Stop paying $2, $3, $4, or $5 a pop in the grocery store for sprouts right now!
There’s no need.
And, you can save on containers and plastic waste if you just do it yourself!
Plus, it is super fun and easy.
I love watching the little ones spring up and grow to the sun. Clover sprouts especially make me smile.
To get started right away, you need a few things:
- Seed Sprouter. I use the Deluxe Kitchen Crop 4-Tray Seed Sprouter by VICTORIO VKP1200. Get it here, and I get a very small commission.
- Seeds. I ordered The Sprout House Assorted Organic Sprouting Seeds Mixes Sample, Pack of 12, because I wanted a variety. I have been extremely pleased so far! For $20, you get A LOT of seeds, that will last most folks quite some time. Order them here, and again, I get a tiny commission.
- filtered water
- mason jar (for soaking & watering your little ones)
Like I said, it’s all quite inexpensive. Your whole investment is less than $40, and it will last you a long time.
Plus, the health benefits of sprouting are countless.
Here’s what to do!
- Get your supplies.
- Choose what seeds you want to sprout first. Maybe go with alfalfa first because they are as simple as it gets!
- Soak about 2 tbsp of alfalfa seeds* in a glass mason jar. The little 8 oz. one will do. Let seeds soak for about 8 hours.
- Rinse and drain seeds. If you are lazy, you can just divide them evenly into the 4 trays of your sprouter. Take turns, rinsing each tray carefully with filtered water.
- Stack your trays.
- Water from the top with about 16 ounces pure filtered water. Water will trickle down each tray to the bottom. Make sure you empty bottom before watering!
- Water your sprouts every 8-12 hours. I like to water them morning and evening. That seems to be enough even for hot and dry Arizona.
- Each time you water your sprouts, you need to rotate your trays. The one on the bottom needs its time on top, and so on.
- Watch the little ones grow! You will know when they are done, because they will no longer fit in your sprouter.
- Enjoy them! Eat them fresh from the sprouter. I do not like to refrigerate them (although you can), because they are so delicate that they easily freeze or wilt. I let them grow in the sprouter right up until I put them on my plate.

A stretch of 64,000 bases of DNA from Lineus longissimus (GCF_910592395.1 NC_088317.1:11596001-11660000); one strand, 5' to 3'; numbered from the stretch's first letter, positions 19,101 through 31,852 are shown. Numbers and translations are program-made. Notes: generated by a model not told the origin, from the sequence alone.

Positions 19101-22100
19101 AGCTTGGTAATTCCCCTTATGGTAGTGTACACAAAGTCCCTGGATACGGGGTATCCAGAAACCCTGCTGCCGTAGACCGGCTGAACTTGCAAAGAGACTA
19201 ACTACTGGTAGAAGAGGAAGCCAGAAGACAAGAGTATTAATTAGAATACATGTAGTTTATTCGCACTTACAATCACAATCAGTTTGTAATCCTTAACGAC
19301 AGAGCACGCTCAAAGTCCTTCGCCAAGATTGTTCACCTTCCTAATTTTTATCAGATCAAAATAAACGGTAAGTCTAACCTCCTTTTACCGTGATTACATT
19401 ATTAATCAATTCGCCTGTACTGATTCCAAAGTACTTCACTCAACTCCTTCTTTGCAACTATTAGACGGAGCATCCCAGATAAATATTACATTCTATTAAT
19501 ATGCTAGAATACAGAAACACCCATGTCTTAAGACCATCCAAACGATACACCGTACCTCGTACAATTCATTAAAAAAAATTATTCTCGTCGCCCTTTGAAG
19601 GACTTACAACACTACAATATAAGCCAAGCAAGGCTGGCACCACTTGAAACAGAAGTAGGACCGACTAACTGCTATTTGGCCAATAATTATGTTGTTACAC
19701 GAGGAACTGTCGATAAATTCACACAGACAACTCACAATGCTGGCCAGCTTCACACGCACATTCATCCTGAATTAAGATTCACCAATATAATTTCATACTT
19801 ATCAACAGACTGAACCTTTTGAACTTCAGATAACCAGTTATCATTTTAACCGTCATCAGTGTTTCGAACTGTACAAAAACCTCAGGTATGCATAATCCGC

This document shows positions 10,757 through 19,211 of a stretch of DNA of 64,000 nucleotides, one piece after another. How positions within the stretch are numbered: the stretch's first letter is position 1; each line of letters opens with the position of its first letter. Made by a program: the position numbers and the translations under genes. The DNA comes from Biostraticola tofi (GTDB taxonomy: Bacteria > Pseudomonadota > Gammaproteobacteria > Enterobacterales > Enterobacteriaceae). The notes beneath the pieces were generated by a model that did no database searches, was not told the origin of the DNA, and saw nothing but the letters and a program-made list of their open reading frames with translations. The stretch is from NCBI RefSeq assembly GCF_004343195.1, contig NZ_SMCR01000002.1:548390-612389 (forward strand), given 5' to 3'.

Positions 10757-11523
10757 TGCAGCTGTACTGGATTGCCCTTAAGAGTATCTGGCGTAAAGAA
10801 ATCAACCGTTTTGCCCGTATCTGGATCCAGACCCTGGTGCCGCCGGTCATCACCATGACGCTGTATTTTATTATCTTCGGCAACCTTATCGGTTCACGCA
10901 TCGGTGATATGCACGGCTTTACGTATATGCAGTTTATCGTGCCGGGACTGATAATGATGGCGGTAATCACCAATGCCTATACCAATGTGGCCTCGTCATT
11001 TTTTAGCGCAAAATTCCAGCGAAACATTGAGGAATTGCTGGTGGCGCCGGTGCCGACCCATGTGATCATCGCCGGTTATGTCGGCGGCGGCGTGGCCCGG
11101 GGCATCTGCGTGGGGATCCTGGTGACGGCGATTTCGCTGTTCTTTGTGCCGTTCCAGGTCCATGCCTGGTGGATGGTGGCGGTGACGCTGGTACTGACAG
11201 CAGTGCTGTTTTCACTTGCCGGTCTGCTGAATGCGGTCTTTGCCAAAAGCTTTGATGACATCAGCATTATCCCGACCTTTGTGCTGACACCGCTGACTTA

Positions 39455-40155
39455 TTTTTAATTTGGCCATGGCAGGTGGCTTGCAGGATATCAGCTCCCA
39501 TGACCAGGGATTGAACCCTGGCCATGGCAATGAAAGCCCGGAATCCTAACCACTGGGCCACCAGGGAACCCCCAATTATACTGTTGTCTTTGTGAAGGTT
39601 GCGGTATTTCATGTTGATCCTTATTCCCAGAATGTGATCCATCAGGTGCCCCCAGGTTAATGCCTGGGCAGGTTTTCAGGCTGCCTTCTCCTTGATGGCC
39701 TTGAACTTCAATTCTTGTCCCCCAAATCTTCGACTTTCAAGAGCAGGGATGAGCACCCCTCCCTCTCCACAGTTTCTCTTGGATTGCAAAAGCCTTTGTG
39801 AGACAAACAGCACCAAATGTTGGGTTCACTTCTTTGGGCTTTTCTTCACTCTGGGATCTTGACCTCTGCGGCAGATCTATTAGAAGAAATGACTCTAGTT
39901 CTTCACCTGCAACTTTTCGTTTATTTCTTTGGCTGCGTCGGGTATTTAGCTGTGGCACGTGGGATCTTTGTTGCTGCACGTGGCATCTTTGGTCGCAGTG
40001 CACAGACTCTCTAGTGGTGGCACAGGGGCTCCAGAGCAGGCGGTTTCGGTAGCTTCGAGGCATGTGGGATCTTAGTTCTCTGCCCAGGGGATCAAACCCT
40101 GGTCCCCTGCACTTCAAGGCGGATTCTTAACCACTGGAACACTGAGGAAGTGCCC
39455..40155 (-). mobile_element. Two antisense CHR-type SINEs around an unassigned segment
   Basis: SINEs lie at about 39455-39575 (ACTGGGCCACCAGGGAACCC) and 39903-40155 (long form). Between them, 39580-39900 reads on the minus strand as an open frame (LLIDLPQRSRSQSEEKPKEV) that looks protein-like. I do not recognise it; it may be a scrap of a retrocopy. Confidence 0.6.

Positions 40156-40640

- It’s time to soak your next batch of seeds, when you start eating your sprouts. They will be done soaking by the time your trays are empty. You’ll get the hang of the timing with practice.
*2 tbsp seems to be the magic number for tiny seeds like alfalfa, broccoli, radish, and clover. You can soak and sprout about 4 tbsp of bigger seeds like lentils, mung beans, chickpeas, and other legumes at a time in this particular sprouter.
Now that you have your delicious sprouts, what do you do with them?!
One of my favorite ways to enjoy sprouts is to make raw vegan sushi or salad rolls.
You can top literally any salad with sprouts, and automatically make it look way classy.
Adorn your cooked dishes and soups with sprouts for a tasty, fresh crunch of raw nutrition-packed goodness.
When I lived at Gampo Abbey in Nova Scotia over the winter of 2017-2018, we didn’t have many fresh greens aside from kale, which we always cooked…And depending on the cook, sometimes the kale had no life left in it!
I used the sprouting process described in this post to produce sprouts for the 20-40 of us monastic residents every week. Everyone was always delighted to place them atop our Buddha bowls!
Sprouting is one of the easiest, cheapest, and most convenient ways to grow your own food.
You save money and plastic waste by not buying the sprouts in the store which are often $5 for a tiny container.
You get to be intimately involved with the growing process, and watch your little sprouts flourish with time.
The nutrition is incomparable.
They are super delicious, each with its own unique nutty flavor.
And, they add pizzazz factor to any homemade dish you create!
What kind of sprouts are your favorite? Let me know in the comments!
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